To counter these narratives, I have developed relationships with community leaders in some of the poorest areas of Pittsburgh and host many classes and community forums in these areas. At these classes and forums, black youths become "teachers," sharing their experiences of institutional racism; the aftermath and effects in the trauma of poverty, violence, and racial profiling; and the impact of these challenges on their education experience in schools. Preservice teachers come away from these discussions developing empathy and understanding the emotions that emerge from institutional and societal neglect. These narratives become the unofficial curriculum to guide my students' thinking in how to develop positive pedagogical relationships with urban youths.
• Engage with hip-hop learning communities. For better and worse, many students see themselves through the prism of hip-hop culture. To disengage with it is to disengage with the soundtrack to their lives. Hip-hop is a culture upon which the very best of the social-political tradition, rather than its gangsta proclivities, can be mobilized into an educational medium. Being socially and politically conscious means expressing discontent with institutional inequality; promoting peace and unity; and empowering youth voices for social justice.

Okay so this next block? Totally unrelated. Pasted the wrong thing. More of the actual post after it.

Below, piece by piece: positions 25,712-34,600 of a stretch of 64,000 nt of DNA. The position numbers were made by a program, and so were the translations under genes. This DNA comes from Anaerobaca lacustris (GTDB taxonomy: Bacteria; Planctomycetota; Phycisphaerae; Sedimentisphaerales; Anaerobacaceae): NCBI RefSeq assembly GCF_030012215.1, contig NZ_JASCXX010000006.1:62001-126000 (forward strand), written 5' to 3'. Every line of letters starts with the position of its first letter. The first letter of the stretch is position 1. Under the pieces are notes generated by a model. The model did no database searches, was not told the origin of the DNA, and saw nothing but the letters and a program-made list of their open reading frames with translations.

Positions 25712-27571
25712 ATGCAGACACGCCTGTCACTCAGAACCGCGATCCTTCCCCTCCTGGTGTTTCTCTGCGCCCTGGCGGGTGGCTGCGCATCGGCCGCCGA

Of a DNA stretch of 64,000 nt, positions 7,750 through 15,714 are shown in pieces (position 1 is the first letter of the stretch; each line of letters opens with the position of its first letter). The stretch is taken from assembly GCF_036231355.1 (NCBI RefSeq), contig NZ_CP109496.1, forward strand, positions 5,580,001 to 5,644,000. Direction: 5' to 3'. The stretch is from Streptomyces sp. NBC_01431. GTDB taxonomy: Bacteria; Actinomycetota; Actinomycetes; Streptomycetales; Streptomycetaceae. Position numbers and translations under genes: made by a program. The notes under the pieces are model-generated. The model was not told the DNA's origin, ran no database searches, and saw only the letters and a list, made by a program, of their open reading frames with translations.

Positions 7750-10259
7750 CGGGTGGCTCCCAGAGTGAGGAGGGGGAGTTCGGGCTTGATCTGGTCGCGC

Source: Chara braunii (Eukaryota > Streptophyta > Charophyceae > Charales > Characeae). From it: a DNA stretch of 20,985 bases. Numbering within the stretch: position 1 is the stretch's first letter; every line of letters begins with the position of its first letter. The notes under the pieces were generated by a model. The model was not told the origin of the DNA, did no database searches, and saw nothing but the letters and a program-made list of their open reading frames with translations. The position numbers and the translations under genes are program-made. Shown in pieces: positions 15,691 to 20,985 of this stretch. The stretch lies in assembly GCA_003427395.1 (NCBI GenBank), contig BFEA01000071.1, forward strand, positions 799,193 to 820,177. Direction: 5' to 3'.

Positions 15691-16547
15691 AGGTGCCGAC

When young people recognize that teachers know something about their culture in a way that does not denigrate or demonize them, an immediate pedagogical bridge is made in the teacher-student relationship. For example, I have invited socially aware hip-hop artists from the community into my classrooms and students from my classes into local hip-hop communities. These invitations create co-learning opportunities. The artists perform, relate their lyrics to contemporary issues, and discuss the music's impact on urban education. These learning experiences open preservice teachers' minds about innovations in teaching and how to make the curriculum relevant to the lived experiences of urban youths. They also increase these future teachers' familiarity with the language, culture, community, and social and political context from which hip-hop emerges.
Moving forward, the challenge is to utilize contemporary events in popular culture as a canvas to educate preservice teachers about how race, representation, and masculinity in media can affect how we treat others, such as black males in urban education. When we do this cultural work in urban education, perhaps the Trayvon Martins, Jordan Davises, and Michael Browns of the world will not die in vain, and we will keep kids in schools rather than push them out.
Darius D. Prier is an assistant professor in the Duquesne University School of Education, in Pittsburgh. He is the author of Culturally Relevant Teaching: Hip-Hop Pedagogy in Urban Schools (Peter Lang International Academic Publishers, 2012) and is a consultant and speaker on youth leadership, popular culture, and urban education. He is working on a forthcoming book, The Media War on Black Male Youth in Urban Education.